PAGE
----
Week three was clearly the line’s worst game this season. They gave up four sacks and way too many pressures. Cincinnati defensive ends Michael Johnson and Carlos Dunlap got the best of the Packers’ tackles on a number of occasions.

Evan Dietrich-Smith has also struggled in pass protection when opposing defensive linemen run stunt moves. He gave up a sack in week two against Ryan Kerrigan and again in week three against Johnson when he failed to pick up the stunt rush.

Evan Dietrich-Smith. Jeff Hanisch-USA TODAY Sports photograph

However, Dietrich-Smith has been a huge improvement in the run game and is great at getting to the second level of the defense and clearing a path for the back to run.

Overall, the offensive line is doing a much better job run blocking this season. The Packers currently rank 10th in the league in rushing with an average of 128 yards per game. Both Josh Sitton and T.J. Lang have showed they can maul in the ground game, and the Packers young tackles are tough as well in finishing their blocks.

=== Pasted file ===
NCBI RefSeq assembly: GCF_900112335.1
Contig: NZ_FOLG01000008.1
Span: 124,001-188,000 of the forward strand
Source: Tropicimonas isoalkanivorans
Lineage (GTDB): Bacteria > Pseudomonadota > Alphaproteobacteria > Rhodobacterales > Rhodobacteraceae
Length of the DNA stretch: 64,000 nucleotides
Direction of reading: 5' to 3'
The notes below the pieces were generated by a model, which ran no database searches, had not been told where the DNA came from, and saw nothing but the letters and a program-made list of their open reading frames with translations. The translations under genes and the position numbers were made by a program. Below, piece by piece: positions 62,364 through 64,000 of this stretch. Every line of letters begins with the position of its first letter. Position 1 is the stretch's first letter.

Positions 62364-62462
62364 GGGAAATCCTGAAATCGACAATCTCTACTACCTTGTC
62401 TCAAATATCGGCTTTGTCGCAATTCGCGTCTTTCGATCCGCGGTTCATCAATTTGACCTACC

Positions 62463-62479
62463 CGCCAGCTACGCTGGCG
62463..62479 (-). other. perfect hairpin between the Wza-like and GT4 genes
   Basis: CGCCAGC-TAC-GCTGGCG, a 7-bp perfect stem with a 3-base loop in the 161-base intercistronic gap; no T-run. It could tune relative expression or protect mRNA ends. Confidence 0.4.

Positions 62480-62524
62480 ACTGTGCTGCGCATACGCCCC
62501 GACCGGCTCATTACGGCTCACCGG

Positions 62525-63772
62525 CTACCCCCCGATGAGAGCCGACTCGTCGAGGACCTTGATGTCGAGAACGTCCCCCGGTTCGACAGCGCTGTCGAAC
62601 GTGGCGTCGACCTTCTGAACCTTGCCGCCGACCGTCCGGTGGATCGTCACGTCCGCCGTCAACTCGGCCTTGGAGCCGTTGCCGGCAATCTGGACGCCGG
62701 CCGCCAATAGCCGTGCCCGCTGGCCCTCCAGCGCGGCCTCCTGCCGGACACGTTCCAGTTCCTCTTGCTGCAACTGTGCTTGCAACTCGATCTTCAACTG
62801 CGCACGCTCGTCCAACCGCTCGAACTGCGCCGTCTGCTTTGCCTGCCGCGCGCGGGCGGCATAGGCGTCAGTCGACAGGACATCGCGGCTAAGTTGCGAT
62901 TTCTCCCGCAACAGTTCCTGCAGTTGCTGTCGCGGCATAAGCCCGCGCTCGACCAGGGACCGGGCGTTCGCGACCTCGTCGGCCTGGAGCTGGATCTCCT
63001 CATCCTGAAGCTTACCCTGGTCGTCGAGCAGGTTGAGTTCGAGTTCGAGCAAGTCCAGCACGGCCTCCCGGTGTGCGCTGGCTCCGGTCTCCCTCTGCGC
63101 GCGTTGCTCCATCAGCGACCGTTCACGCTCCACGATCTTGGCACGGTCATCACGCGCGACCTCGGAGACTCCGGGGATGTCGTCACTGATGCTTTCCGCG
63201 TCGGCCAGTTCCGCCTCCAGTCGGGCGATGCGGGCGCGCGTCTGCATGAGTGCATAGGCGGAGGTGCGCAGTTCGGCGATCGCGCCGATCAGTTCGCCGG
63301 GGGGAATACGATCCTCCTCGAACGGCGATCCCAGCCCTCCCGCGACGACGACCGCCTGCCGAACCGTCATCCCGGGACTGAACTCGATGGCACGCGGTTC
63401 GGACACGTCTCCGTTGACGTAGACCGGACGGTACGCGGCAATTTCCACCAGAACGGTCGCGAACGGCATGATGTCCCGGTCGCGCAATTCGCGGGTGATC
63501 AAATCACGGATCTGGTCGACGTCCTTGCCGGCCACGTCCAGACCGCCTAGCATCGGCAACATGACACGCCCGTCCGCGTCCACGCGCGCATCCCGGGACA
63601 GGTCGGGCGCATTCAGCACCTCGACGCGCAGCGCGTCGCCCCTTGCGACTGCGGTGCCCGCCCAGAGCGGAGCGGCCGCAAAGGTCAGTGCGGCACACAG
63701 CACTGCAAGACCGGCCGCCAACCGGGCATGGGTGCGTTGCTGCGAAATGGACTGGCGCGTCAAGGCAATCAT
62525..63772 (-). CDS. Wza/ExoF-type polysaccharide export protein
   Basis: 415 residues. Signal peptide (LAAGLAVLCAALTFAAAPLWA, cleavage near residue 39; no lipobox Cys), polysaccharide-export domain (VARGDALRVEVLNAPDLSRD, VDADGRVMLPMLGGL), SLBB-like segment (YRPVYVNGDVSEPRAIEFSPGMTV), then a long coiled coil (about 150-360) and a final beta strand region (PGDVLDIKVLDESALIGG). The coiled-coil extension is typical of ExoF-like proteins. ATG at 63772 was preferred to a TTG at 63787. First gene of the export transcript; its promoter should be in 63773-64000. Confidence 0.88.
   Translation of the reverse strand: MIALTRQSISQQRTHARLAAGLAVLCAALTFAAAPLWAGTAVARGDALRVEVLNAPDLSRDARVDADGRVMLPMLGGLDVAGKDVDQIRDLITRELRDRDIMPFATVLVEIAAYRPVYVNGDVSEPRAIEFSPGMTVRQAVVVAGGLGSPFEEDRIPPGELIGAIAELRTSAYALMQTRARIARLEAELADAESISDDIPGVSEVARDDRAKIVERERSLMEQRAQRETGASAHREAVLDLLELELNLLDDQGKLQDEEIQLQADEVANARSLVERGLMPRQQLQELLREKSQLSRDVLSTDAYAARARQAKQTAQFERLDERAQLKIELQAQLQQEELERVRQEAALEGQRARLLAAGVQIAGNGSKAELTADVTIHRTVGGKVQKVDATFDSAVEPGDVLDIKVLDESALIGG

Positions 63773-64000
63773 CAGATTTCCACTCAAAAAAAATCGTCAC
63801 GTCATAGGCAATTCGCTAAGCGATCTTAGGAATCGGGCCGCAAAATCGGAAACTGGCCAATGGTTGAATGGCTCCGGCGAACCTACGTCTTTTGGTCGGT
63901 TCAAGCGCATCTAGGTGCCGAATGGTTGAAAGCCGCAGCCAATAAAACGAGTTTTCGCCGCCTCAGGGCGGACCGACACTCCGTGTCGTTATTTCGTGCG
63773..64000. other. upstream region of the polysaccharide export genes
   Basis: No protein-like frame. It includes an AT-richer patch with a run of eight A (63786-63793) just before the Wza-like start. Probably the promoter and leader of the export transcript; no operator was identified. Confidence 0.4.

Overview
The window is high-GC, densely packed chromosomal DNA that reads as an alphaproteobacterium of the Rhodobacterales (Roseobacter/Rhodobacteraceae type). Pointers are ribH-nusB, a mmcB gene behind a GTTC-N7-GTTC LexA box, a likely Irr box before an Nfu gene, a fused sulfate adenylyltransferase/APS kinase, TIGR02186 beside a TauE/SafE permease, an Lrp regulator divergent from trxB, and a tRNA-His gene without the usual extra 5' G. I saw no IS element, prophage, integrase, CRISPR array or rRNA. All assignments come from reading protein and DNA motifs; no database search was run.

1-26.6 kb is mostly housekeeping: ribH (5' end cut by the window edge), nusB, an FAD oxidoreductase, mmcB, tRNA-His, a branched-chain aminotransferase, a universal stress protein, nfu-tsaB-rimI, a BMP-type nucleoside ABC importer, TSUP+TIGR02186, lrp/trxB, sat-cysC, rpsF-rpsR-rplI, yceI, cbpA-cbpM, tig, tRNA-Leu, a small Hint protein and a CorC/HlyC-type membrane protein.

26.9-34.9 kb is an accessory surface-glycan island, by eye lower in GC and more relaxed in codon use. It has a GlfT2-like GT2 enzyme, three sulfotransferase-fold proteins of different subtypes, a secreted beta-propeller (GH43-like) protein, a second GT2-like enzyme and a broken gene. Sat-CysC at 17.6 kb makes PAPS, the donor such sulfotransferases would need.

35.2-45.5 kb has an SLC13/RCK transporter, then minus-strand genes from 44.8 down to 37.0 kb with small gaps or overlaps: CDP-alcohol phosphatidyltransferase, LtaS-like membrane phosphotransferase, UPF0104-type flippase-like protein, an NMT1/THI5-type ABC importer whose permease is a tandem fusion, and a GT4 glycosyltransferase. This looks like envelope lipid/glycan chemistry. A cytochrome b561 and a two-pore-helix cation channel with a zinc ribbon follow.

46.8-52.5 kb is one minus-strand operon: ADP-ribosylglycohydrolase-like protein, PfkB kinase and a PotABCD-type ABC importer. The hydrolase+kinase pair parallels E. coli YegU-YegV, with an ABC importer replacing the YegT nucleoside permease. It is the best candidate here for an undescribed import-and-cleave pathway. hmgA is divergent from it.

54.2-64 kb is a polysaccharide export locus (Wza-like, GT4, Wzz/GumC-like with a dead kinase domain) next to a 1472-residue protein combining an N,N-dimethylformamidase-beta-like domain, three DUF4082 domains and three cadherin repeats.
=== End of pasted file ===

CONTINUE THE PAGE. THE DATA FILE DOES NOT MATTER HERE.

Lang has really been impressive so far this season. Right guard seems to be a perfect fit for him. He completely shut out one of the best defensive tackles in the game in Geno Atkins on Sunday. Atkins didn’t even register a tackle, let alone a single pressure.

So far in three games, it’s been a mix bag for the offensive line. They’ve allowed 10 sacks already. This is well on pace to matching the 51 sacks they allowed last season. However, I do have more confidence in this group than in last year’s line, and I think they’ll get it figured out as the season progresses.

In general, the Packers have the third-ranked offense in the league and have shown in the first three weeks they are once again a powerful force for defenses to reckon with. Green Bay appears to have found their run game. This will only help their offense be more effective going forward.

We’ll take a look at the Packers defense tomorrow and the Packers special teams on Sunday.